Improving the Evaluation of Teachers

Author/s: 
Eric A. Hanushek
Published Date: 
November 17, 2010
Publication: 
Education Next

In an unexpected action last summer, the Los Angeles Times published the ratings of teacher effectiveness for 6,000 teachers by name. This is a potential game-changer.

The publication created a firestorm. The unions were apoplectic. A vocal set of commentators attacked this action from a variety of viewpoints. Nonetheless, it shows signs of spreading – to New York City and elsewhere. Since my research started this development, I believe it is useful to share my perspectives on how we should judge this development and whether we should stop its spread.

What did the Times do? It hired a professional analyst to link student gains on state achievement tests to specific teachers. These estimates, generally called value-added scores, take into account what students knew upon entry into the classroom along with other characteristics of the students and assess statistically how much the average student learned during a year. The Times then identified each teacher and published the results so that everybody, including importantly parents, could learn how effective each teacher was at raising the measured achievement of students.

What are the advantages and disadvantages of this? This approach, the focus of considerable scholarly research, correctly attempts to isolate the impact of the teacher from other factors that affect achievement – families, peers, neighborhoods, and the like. Thus, it is designed to make judgments of what the teacher contributes as opposed to the specific draw of students in the classroom. Moreover, it provides an objective measure of teacher performance.

That is not to say, however, that it is without problems.

First, it depends on the areas that are tested – typically, math and reading but not science, social studies or history.

Second, the statistical measures typically include various errors in assessing teacher performance because the tests themselves are inaccurate assessments of knowledge. Thus, the rankings from the value-added measures may be imprecise.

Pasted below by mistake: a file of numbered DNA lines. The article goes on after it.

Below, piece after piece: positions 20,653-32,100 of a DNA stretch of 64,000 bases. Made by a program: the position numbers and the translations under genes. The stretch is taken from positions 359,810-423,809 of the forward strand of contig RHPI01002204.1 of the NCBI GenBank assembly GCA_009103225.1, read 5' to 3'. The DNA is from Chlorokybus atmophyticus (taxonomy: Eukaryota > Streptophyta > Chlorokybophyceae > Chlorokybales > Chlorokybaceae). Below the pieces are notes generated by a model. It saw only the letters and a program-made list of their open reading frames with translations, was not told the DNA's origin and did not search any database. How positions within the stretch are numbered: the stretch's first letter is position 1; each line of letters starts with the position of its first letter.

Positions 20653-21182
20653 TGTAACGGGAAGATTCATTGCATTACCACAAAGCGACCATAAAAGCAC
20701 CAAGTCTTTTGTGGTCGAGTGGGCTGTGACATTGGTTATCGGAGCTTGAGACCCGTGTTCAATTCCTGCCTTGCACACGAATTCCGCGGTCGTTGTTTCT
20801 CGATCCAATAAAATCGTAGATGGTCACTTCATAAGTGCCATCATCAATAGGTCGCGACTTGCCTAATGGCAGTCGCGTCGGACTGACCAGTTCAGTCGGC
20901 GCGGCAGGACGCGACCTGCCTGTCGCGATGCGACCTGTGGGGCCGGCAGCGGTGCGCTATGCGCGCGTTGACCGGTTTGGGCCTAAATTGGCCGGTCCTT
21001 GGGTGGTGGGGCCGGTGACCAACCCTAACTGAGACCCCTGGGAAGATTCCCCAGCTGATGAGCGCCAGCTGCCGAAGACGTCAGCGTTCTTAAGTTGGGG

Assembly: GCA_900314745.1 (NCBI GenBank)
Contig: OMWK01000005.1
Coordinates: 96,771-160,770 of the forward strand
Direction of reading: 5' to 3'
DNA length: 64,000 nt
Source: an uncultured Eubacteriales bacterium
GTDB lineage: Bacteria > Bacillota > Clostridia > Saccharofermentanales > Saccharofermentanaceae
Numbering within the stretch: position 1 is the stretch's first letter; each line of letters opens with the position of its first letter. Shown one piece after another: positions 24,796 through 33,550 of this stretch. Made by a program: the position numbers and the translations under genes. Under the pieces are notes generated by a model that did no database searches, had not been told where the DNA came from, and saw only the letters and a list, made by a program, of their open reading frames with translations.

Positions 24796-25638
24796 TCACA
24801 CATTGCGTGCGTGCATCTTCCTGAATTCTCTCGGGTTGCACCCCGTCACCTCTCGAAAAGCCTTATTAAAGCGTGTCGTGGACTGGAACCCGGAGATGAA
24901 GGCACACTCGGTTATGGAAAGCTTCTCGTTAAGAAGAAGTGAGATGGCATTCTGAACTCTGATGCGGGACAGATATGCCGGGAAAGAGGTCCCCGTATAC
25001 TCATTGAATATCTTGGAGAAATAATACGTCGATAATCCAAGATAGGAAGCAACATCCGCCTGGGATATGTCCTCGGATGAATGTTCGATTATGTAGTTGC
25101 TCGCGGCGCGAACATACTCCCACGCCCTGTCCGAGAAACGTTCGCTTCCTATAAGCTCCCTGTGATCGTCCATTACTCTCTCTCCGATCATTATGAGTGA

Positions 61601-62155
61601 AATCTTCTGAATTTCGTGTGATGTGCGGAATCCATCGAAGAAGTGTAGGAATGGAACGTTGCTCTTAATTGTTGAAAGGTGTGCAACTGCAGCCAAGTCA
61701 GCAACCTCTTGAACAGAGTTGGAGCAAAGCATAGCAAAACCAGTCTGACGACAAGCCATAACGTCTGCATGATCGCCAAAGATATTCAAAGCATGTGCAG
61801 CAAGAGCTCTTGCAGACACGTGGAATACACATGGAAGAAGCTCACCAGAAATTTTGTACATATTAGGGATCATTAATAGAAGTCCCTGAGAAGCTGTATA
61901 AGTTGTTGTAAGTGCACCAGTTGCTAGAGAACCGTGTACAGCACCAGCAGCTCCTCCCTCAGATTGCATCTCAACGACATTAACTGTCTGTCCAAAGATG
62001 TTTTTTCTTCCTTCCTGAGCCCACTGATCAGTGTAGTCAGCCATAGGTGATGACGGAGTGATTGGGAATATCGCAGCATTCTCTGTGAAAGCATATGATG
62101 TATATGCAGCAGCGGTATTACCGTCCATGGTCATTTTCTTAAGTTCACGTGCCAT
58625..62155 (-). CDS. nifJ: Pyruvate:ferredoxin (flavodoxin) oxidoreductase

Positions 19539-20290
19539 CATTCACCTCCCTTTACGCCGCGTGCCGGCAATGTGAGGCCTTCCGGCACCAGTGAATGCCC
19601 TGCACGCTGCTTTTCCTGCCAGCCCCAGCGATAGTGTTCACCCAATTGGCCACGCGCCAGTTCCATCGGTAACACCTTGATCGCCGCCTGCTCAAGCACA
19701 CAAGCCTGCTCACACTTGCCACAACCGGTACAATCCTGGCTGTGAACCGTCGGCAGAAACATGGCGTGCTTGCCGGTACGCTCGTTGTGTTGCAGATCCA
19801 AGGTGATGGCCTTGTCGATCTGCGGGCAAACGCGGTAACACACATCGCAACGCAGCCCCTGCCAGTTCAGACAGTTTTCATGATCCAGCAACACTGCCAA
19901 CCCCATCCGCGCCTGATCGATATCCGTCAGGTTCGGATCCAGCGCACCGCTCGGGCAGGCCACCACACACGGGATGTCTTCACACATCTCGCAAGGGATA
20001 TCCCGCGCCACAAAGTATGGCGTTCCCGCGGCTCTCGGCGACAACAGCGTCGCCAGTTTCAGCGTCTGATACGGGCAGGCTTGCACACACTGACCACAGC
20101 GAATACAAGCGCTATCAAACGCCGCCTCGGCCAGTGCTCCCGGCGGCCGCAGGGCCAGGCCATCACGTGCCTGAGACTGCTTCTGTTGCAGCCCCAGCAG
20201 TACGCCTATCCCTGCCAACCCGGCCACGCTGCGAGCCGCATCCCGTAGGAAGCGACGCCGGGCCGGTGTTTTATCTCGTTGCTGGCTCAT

What are the opposing arguments? Those favoring release of this information have a simple position: Parents have a right to know the effectiveness of their child’s teacher, and policymakers should take performance into account. Those opposing this argue the problems: It is a narrow and imperfect measure of teacher effectiveness and thus should not be released because parents and others will place too much weight on it. The teachers unions in particular do not want to enter into a discussion of which teachers are not performing well, because they have generally committed to defending all teachers and such information makes their defense difficult.

As somebody deeply involved in the underlying science behind these measures, I see valid arguments on both sides.

That having been said, there has been little movement toward a more thorough evaluation system that incorporates broader measurement of teacher effectiveness. The union position is to argue that we need to develop reliable and accurate evaluation systems – but then to block any use of evaluation systems that focus on classroom performance. One needs only look to Washington, D.C., to see this. Michelle Rhee worked to develop a thoughtful and elaborate evaluation system based on classroom observations and supervisor ratings along with incorporating value-added measures of performance where possible.

This proposed evaluation system could support both large bonuses to exceptional teachers and elimination of teachers who showed that they were ineffective. The unions resisted these efforts, forcing her to institute a series of unilateral personnel actions against the most ineffective teachers. Now Rhee is gone from D.C., providing direct evidence of the difficulty that follows any attempt to evaluate performance.

I personally would not like to see personnel decisions made solely on the basis of value-added scores. But typical evaluations today are useless, because only a minuscule number of teachers are rated anything but great and because these ratings are never used in making personnel decisions. Thus, while I would like to see a broader evaluation program, the introduction of a value-added system puts information on effectiveness into play.

The importance of improving our schools is too great simply to dismiss such information as imperfect. The current system of evaluations is completely broken. And, there is virtually no chance of improving schools without paying attention to which teachers are effective and which are ineffective.